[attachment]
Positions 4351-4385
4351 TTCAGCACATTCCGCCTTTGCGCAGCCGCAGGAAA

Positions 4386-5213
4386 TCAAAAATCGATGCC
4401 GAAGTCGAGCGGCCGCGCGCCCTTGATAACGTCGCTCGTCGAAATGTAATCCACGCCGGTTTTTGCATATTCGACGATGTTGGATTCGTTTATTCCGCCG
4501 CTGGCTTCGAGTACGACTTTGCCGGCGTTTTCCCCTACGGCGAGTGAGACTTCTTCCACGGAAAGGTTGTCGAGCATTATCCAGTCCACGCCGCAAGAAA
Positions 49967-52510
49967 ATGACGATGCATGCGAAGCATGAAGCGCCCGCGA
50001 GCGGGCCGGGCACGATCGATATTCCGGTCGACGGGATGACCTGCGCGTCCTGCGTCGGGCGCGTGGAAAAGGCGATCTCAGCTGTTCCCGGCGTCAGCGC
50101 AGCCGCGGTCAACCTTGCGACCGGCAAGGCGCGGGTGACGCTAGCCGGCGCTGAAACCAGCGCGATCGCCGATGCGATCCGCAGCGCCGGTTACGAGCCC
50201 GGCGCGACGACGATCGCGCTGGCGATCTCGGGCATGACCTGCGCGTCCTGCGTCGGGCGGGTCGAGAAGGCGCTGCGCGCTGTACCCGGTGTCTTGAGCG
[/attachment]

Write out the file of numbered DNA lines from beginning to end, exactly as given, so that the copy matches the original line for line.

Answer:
Positions 4351-4385
4351 TTCAGCACATTCCGCCTTTGCGCAGCCGCAGGAAA

Positions 4386-5213
4386 TCAAAAATCGATGCC
4401 GAAGTCGAGCGGCCGCGCGCCCTTGATAACGTCGCTCGTCGAAATGTAATCCACGCCGGTTTTTGCATATTCGACGATGTTGGATTCGTTTATTCCGCCG
4501 CTGGCTTCGAGTACGACTTTGCCGGCGTTTTCCCCTACGGCGAGTGAGACTTCTTCCACGGAAAGGTTGTCGAGCATTATCCAGTCCACGCCGCAAGAAA
Positions 49967-52510
49967 ATGACGATGCATGCGAAGCATGAAGCGCCCGCGA
50001 GCGGGCCGGGCACGATCGATATTCCGGTCGACGGGATGACCTGCGCGTCCTGCGTCGGGCGCGTGGAAAAGGCGATCTCAGCTGTTCCCGGCGTCAGCGC
50101 AGCCGCGGTCAACCTTGCGACCGGCAAGGCGCGGGTGACGCTAGCCGGCGCTGAAACCAGCGCGATCGCCGATGCGATCCGCAGCGCCGGTTACGAGCCC
50201 GGCGCGACGACGATCGCGCTGGCGATCTCGGGCATGACCTGCGCGTCCTGCGTCGGGCGGGTCGAGAAGGCGCTGCGCGCTGTACCCGGTGTCTTGAGCG